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Do Homeowners Still Owe Money After a Foreclosure?

by Dwan Bent-Twyford   
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Do the homeowners still owe the bank money after a real estate foreclosure? That is a good question. When you negotiate a successful short sale, keep in mind that the agreed upon price is payment in full.

However, the homeowners may still owe the difference between the mortgage balance and the discounted amount as a result a "deficiency judgment." If granted, this judgment will affect the homeowners and their credit report just as any other judgment.

You must get the bank to accept "payment in full without pursuit of any deficiency judgment." You need to explain to them that the discounted amount (the difference between the mortgage balance and the short sale) may be declared as income on their income tax return by means of a "1099."

Since the homeowners have been under such extreme duress and probably haven't made much income, a 1099 may not adversely affect them. They can speak with an accountant for advice.

What is a 1099?

The 1099 is given to the homeowners as a result of income they've received. For example, if the bank is owed $100,000 and agrees to accept $65,000 on a short sale, they actually made $35,000 (the short sale amount) and can receive a 1099 for that amount.

You must explain this to your homeowners when discussing a short sale and advise them to speak with an accountant as to how a 1099 might affect them.

Typically, they are showing no income or have had limited income for quite some time. If this is the case, a 1099 will not affect them to the extent that they would refuse to go forward with the deal.

When we explain the results of the foreclosure sale and the 1099, they never seem to care. They just want us to help them so they can start their lives fresh. Banks are so backed up with paper work, many times the homeowners get lost in red tape and never receive the promised 1099.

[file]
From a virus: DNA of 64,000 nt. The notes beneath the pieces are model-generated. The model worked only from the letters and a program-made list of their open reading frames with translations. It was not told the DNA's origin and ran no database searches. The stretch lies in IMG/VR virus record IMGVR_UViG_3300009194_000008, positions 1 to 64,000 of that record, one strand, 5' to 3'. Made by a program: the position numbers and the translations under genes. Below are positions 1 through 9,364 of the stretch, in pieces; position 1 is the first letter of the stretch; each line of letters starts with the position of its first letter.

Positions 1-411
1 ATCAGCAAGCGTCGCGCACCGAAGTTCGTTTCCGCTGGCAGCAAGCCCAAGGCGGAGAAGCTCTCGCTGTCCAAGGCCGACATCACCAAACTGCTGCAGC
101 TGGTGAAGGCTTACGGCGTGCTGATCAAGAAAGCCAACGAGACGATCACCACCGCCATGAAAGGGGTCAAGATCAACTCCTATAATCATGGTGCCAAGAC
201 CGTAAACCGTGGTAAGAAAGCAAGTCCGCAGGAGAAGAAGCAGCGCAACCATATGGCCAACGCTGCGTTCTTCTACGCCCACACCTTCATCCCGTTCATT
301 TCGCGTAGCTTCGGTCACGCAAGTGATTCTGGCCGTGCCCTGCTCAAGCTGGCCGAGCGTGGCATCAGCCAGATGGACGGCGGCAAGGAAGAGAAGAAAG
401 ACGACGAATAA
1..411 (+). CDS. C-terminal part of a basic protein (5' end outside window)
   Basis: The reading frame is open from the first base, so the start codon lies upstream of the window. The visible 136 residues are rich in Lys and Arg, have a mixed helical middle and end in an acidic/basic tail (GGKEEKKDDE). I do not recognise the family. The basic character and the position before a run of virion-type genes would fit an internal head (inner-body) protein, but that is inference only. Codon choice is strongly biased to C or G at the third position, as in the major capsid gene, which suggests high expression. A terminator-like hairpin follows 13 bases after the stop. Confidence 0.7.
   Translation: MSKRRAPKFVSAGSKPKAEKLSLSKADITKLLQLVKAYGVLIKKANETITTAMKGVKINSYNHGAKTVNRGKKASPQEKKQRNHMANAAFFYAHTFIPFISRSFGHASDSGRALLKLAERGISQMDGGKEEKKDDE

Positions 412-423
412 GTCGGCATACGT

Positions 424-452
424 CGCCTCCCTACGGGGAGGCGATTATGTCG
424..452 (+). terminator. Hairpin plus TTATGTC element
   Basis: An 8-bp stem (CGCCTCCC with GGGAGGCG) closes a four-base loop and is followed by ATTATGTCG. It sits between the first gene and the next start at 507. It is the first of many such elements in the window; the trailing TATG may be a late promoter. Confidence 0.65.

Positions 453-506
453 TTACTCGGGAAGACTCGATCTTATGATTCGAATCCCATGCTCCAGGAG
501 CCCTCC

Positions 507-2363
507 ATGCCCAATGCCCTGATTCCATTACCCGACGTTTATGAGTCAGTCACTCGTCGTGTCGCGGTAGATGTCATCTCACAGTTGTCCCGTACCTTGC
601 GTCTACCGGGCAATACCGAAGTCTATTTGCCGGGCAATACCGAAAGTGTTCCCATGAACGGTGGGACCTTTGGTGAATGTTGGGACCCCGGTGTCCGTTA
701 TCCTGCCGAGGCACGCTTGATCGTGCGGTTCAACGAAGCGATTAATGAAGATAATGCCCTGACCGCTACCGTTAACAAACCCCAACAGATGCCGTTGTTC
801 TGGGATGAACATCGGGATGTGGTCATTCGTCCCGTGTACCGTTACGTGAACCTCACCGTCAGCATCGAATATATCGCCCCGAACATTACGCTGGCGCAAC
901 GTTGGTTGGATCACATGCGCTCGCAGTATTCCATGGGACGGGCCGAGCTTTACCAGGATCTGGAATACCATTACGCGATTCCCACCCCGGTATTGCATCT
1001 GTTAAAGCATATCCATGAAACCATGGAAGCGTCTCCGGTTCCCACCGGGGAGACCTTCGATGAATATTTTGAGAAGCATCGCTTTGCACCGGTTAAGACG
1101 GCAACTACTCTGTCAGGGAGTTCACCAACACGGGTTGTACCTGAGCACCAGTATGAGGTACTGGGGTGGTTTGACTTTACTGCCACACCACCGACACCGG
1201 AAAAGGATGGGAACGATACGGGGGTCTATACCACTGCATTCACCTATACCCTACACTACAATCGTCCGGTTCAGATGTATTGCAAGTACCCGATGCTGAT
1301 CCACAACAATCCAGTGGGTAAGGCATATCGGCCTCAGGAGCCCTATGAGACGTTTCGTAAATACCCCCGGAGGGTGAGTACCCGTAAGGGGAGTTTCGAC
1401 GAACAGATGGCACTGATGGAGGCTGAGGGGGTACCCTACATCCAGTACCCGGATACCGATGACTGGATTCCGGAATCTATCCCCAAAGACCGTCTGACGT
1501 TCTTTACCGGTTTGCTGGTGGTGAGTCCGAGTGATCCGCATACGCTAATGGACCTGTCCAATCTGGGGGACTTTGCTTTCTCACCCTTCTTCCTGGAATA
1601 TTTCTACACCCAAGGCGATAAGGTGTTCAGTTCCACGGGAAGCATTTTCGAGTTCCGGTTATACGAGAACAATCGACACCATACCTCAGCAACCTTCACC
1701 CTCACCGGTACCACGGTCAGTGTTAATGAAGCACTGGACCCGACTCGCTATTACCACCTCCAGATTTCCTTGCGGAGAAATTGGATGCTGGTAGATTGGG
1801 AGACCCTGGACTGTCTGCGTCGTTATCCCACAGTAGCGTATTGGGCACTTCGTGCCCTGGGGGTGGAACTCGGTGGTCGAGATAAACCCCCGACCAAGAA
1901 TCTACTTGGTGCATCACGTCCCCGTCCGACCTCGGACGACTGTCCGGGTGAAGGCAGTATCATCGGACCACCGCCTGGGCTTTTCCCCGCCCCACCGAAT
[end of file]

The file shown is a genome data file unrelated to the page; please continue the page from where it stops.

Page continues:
Deficiency judgment

The bank can seek a deficiency judgment for the shortage on the actual amount received versus the amount that was due. Using the example above, the judgment would be recorded against the homeowners for $35,000.

Likewise, the same judgment can be sought when the property sells at the courthouse for less than what is owed or after the REO department sells the property for less than the full amount.

When negotiating a short sale, you can require that the bank waive its right to a deficiency judgment. More often than not, the bank will because we have proven such a desperate hardship. Again, this is explained to the homeowners and left to them to decide whether to pursue the short sale.

Keep in mind that if their property does go to the foreclosure sale, the same result may occur. Why wouldn't they be inclined to work with you now and receive some money?

If the bank does pursue a deficiency judgment, the owners may have to file bankruptcy at a later date to remove the judgment. Another option is to short sale the judgment amount at a later date.

Do the homeowners proceed with the plan?

We find that 99% of homeowners don't care about the 1099 or deficiency judgment as long as they can move forward with their lives. Many times we give them enough cash to cover any tax implication they may incur.

Do they save that money for taxes? Probably not, but we give it to them, help them start over, and we can sleep soundly at night.

It's important for you to know that the lender cannot pursue a deficiency judgment and issue a 1099. They can only do one or the other, not both. If the deficiency is waived as a condition to the short sale, the owners will receive a 1099.

If the judgment is not waived, we leave the decision up to the homeowners as to whether to pursue the deal. If given the choice, the lender will opt for the judgment over the 1099 because of the chance to possibly collect something at a later date.

Remember, as stated earlier, if there is no equity and the property goes to the sheriff's sale, and the bank receives less than what was owed, the bank can pursue the judgment or issue the 1099.

Likewise, if the lender gets the property at the sheriff's sale and sells it at a loss, they can then pursue the judgment or issue the 1099.

As you can see, the best option for the homeowners is to deal directly with you because you can help to avoid at least one of these consequences, help them start over, and possibly, help them financially.

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About the Author:

dwan bent twyfordDwan Bent-Twyford is a distinguished author, motivating national speaker, and incredible teacher. Her niche is finding foreclosures with no equity, negotiating with the banks to accept less than what is owed, thus creating a "short sale." As a result, Dwan has developed several hugely successful systems that have earned her students hundreds of thousands of dollars. Her goal is simple, to teach you how to become a super investor using her own proven techniques, strategies, and concepts.

 
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